Standardization has such benefits, but that doesn’t mean the Japanese carmakers have to go build their own. They could standardize tomorrow on an off-the-shelf solution from Wind River or MontaVista and get the same benefits — unless of course “bring down costs” is a code phrase for “stop paying foreign royalties.”

Don’t want royalties? Embedded Linux (or BSD if you dislike compusory sharing) is already available off the shelf for any firm. Why is the government involved? Is it that METI has to put up seed money to get Japanese firms to share and work together?

As industrial policy goes, it’s much less interesting than something major like TD-SCDMA. I suppose government industrial policy for an embedded OS is like the old line about the talking dog — what’s interesting is that he talks, not what he says.

Instead of responding with more technonationalism, perhaps MontaVista (or even Wind River) could put together an international open source coalition based on open source technologies. Given the popularity of open source in Scandanavia, they might able to peel off Saab and Volvo, which (this week at least) remain American-owned. If they did, the Chinese firms could choose to leverage the GPL technology while free-riding off the toothless enforcement of compulsory sharing in China.

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zenzen said...

Interesting reading on things I've tried to understand?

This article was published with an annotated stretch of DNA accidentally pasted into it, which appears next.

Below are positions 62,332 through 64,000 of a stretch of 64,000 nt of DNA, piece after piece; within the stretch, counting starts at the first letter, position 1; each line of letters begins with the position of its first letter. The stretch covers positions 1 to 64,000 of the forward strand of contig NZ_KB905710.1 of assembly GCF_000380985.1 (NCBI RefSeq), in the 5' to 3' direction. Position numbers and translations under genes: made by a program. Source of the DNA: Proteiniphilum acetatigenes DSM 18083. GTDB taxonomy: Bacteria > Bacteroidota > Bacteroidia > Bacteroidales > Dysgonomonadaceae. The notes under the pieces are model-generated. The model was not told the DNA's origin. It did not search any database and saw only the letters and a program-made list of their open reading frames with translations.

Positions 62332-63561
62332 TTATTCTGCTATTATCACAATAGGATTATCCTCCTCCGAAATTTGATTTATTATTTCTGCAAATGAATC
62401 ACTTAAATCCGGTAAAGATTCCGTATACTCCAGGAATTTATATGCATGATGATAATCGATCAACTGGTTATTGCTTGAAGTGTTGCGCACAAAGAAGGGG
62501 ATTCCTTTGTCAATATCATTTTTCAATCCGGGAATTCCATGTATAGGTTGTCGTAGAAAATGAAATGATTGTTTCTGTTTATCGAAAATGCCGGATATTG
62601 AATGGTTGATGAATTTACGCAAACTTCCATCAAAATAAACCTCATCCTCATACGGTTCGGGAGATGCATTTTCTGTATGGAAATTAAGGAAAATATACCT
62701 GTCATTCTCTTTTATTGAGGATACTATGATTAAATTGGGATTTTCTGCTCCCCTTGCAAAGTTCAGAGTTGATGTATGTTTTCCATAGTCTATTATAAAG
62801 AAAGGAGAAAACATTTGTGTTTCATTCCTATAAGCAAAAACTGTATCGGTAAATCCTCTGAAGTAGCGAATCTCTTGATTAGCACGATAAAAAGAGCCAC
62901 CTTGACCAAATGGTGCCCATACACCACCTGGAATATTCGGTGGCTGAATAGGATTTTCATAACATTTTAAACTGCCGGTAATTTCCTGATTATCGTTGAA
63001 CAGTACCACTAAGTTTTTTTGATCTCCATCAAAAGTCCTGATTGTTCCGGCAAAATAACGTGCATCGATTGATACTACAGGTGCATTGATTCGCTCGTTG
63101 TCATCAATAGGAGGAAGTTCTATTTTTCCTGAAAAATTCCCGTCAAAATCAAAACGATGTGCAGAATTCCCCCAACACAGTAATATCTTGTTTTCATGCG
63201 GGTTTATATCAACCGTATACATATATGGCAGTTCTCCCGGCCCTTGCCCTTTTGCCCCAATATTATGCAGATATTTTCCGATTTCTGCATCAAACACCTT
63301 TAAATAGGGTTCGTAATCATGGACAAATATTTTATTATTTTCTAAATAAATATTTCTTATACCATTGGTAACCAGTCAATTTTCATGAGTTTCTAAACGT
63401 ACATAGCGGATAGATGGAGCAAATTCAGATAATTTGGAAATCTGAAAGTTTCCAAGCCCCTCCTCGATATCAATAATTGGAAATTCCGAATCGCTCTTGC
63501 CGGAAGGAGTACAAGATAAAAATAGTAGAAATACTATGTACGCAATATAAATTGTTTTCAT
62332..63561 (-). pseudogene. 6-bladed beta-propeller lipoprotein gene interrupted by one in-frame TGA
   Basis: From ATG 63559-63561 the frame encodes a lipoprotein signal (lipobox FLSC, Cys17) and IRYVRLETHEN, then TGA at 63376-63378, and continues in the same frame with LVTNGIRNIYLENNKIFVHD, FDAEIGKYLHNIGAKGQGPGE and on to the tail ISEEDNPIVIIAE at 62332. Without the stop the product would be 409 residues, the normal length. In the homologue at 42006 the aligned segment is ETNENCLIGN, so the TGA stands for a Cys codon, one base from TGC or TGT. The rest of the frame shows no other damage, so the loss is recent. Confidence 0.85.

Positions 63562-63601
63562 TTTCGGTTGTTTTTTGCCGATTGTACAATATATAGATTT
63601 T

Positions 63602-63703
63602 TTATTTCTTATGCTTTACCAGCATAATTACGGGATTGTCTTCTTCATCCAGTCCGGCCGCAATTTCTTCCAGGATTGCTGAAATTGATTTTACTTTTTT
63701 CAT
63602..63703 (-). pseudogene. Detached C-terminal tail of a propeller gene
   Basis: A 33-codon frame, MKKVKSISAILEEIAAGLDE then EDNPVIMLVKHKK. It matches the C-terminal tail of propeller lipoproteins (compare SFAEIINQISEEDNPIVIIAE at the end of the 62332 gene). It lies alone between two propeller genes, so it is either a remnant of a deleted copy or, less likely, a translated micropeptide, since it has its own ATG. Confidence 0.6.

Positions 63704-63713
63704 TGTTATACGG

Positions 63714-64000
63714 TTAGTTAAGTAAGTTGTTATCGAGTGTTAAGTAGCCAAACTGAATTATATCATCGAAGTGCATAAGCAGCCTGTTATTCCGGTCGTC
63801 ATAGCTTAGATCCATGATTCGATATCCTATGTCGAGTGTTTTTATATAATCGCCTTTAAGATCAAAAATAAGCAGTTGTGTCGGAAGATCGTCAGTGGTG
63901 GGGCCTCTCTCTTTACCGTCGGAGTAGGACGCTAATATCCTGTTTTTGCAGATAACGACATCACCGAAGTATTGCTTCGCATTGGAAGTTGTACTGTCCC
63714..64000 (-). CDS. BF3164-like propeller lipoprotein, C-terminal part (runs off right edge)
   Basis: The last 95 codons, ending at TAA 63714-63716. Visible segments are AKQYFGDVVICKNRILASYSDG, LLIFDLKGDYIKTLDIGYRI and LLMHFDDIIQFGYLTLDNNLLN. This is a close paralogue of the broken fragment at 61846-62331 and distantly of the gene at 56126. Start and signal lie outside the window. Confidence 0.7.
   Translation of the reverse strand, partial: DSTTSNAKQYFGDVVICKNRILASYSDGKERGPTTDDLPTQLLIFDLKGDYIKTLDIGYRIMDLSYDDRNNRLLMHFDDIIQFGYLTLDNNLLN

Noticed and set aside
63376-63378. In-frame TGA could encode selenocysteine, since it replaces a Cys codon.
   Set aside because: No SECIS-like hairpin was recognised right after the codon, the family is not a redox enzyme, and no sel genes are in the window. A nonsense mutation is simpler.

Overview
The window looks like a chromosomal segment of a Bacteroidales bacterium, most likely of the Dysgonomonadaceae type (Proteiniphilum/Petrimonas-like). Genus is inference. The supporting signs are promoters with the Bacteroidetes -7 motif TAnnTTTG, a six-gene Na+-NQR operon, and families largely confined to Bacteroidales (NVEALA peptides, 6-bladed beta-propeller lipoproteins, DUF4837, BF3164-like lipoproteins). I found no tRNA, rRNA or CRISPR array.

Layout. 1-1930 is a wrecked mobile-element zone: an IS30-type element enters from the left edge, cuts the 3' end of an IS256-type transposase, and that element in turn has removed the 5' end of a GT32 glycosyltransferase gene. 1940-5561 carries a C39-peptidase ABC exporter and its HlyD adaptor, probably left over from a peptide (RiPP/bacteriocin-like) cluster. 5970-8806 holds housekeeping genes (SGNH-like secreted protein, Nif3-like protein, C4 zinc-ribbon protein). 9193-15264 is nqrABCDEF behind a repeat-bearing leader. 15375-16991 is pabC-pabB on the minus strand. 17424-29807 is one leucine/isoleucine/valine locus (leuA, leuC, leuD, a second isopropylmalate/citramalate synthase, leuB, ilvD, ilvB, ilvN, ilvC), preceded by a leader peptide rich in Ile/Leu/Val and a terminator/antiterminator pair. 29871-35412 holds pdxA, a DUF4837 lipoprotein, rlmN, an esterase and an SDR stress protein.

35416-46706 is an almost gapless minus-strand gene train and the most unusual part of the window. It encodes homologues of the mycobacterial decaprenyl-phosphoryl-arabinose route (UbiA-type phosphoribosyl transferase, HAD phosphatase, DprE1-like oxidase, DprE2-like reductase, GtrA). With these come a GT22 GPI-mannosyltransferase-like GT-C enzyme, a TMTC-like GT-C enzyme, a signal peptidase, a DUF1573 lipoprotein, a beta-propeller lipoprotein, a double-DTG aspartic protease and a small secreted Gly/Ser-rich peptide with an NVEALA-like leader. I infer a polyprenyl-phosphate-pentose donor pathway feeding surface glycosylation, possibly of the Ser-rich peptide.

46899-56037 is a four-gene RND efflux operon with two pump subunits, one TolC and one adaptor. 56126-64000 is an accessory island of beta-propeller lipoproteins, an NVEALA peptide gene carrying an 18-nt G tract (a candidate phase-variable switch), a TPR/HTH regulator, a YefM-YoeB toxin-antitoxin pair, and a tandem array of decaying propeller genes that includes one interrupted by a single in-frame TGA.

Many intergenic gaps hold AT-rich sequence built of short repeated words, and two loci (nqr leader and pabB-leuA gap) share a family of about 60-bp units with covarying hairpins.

Car industry will be one of the biggest sw opportunities after computing and consumer electronics (needless to argue why). Due the nature of driving experience and industry history they has managed to standardize main usability elements without any blocking IPRs (ref to comp. & consumer el).

Now, when they will need robust OS, support for different radios with rich connectivity layer and standard API's for many applications it will be interesting to see if industry dynamics can repeat history. Or will technonationalism lead towards fragmented market?

Anonymous said...

Joel, I think the reference you're looking for to the similar European consortium would most likely be Autosar. Although it is more standards-focused than implementation-focused, it is definitely a large European-based consortium of companies interested in embedded automotive software.

There is also the Artemis program. It is not entirely focused on automotive, but that is definitely part of it. And that program does involve government-funded implementation.